It’s finally happened. The day Sonos fans have been waiting for has arrived, and you can now use Alexa to control your Sonos speakers. Well, mostly. The new Sonos One ($199) sounds as awesome as its other products, and, thanks to Amazon’s voice assistant built into the speaker, you can ask it to do a whole bunch of things, from ordering pizza to dimming the lights. But Alexa’s integration into the best-sounding speaker yet still has some minor limitations.
Design: Classic Sonos
Not surprisingly, the Sonos One looks almost identical to the Sonos PLAY:1 speaker on which it’s based. The speaker is wrapped in a metal grille; the Sonos logo is subtly displayed on the top inch of the front.
On top are touch controls to play and pause tracks, change the volume and mute and unmute the microphone. I only wish the Volume Up button was a Plus sign and the Volume Down was a Minus; they’re both four dots.
A small LED by the microphone button lights up when you say “Alexa”; unlike the Echo and Echo Dot, which have bright-blue indicator lights, it’s hard to see the Sonos One’s light from across a room. However, there is an audio cue when Alexa has heard you.
I liked that if I used the Sonos app to play music, I could ask Alexa what was playing, and move forward and back through tracks.
At 6.4 x 4.7 x 4.7 inches, the Sonos One is about the size of a large can of coffee. Its weight of 4.1 pounds makes it feel substantial for its size. On the back of the speaker is a port for its power cord, and an Ethernet port just above.
Other than that, the Sonos one has no inputs, so unless you have them connected to a Sonos Connect ($349), you can’t use them to output audio from your TV.
Audio Quality: Superb
Befitting its legacy, the Sonos One speakers sound amazing for their size. Just one of them was able to fill my living room with full, balanced sound; pairing a second speaker to the first made it all the more richer.
One of the nice things about Sonos speakers is that you can tune them to the acoustic properties of the room you’re in. For example, I listened to Belle and Sebastian’s “I’m a Cuckoo” before tuning the speaker; the song came through well, but the vocals were very bright, and the bass was hidden. After tuning the speakers, the bass was much more pronounced, and the vocals weren’t as bright, but warmer in tone.
From ABBA to Frank Zappa, anything I threw at the Sonos speakers came through spectacularly, given their size. My living room was filled with rich, full sound. I tried turning the speakers to 11, but could only manage about an 8 before they were ear-splittingly loud.
The bass line in Kool & the Gang’s “Summer Madness” popped, while the high notes of the melody, way at the top end, came through cleanly without any distortion. The vocals in the chorus of The Five Stairsteps’ “O-o-h Child” sounded a little compressed, but there was great separation between the bass line, the brass and strings.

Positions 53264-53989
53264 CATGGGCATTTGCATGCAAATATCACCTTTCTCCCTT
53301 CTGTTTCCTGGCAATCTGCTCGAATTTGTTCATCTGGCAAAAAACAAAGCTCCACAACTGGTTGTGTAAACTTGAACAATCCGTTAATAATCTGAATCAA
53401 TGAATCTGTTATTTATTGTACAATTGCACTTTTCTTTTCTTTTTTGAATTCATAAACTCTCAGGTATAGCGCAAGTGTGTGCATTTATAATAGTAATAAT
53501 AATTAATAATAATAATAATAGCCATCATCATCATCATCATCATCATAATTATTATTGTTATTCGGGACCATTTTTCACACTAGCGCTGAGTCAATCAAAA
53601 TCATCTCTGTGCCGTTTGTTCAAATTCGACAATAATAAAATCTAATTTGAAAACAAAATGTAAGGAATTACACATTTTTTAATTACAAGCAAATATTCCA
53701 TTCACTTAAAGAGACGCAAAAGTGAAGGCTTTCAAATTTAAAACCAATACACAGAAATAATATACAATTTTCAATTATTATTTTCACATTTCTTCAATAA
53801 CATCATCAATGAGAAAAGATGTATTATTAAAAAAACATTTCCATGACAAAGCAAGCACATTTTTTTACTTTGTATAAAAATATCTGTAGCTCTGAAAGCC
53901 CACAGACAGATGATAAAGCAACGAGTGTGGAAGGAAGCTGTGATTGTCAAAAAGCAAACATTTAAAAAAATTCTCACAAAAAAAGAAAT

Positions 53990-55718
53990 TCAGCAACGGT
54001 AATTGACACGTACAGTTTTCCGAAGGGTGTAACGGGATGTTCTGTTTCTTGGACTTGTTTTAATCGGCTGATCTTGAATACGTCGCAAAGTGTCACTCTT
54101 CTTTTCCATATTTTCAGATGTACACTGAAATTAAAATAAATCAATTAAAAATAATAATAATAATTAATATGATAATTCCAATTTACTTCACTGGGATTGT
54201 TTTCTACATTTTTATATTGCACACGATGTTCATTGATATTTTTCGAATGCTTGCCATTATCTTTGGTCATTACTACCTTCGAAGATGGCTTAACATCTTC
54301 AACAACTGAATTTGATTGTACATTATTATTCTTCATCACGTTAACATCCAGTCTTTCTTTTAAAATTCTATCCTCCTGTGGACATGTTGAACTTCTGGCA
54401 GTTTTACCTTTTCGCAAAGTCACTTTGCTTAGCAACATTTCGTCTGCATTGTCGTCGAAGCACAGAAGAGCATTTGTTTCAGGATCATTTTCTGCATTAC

The same thing happened with “Highway to Hell” from AC/DC - the chorus sounded compressed compared to the rest of the song, but the bass line really thumped. The stereo setup of the two speakers was great in showcasing the competing guitar solos in Iron Maiden’s “Aces High.”
Sonos’ speakers were just as good at more mellow fare: Dave Brubeck’s “Blue Rondo a la Turk” sounded as warm as my vinyl album, as did other jazz tracks from Vince Guaraldi and others.
While Alexa lets you stream music from a variety of sources, including Pandora, iHeartRadio, SiriusXM and TuneIn, as well as Amazon’s own music services, one of Sonos’ strengths is that it opens up world of other sources, including Apple Music, Google Play Music, MLB Gameday Audio and Napster. The caveat is that while you can use Alexa to move forward and back through songs, you have to use the Sonos app to initiate the playback.
Update (11/21): The Sonos One has been updated, so that you can now control Spotify playback through the speaker using Alexa.
Alexa Integration: Near Seamless
Connecting Alexa and the Sonos One was a bit more involved than I’d like.
After setting up the speakers using the Sonos app (which included authorizing Alexa), I then had to go into the Alexa app so that Amazon’s assistant could discover them and add them to my smart-home network.
From ABBA to Frank Zappa, anything I threw at the Sonos speakers came through spectacularly, given their size. My living room was filled with rich, full sound.
I had a little trouble initially after pairing the speakers; Alexa wasn’t recognizing them properly, and wouldn’t play music, nor would Alexa realize that I started playing music using the Sonos app. However, a quick call with tech support resolved the issue.
From that point, I could start playing music using voice commands, or through either the Sonos or Alexa apps. I also liked that if I used the Sonos app to play music, I could ask Alexa what was playing, and move forward and back through the tracks.
The array of six microphones in the Sonos One speakers were nearly as sensitive as in other Amazon Echo devices. Without anything playing, I could talk in a low voice from about 10-15 feet away and it would hear my voice accurately. However, when I had the music cranking, I had to shout to make myself heard. When Alexa wakes, there’s a small tone of recognition, the volume of the music lowers, and there’s a pause of a second as the command is recognized and executed.
Even without Alexa, Sonos’ speakers would be great for delivering music into every corner of your house. Not only do they sound awesome, but you can customize their audio profiles to whatever room they’re in, and you can stream music from dozens of sources—including Spotify. Being able to control all that using Amazon’s voice assistant is merely a great bonus. I just wish I could use the speakers more easily as the center of my entertainment system; I guess I’ll have to wait for Sonos to update its Playbar for that.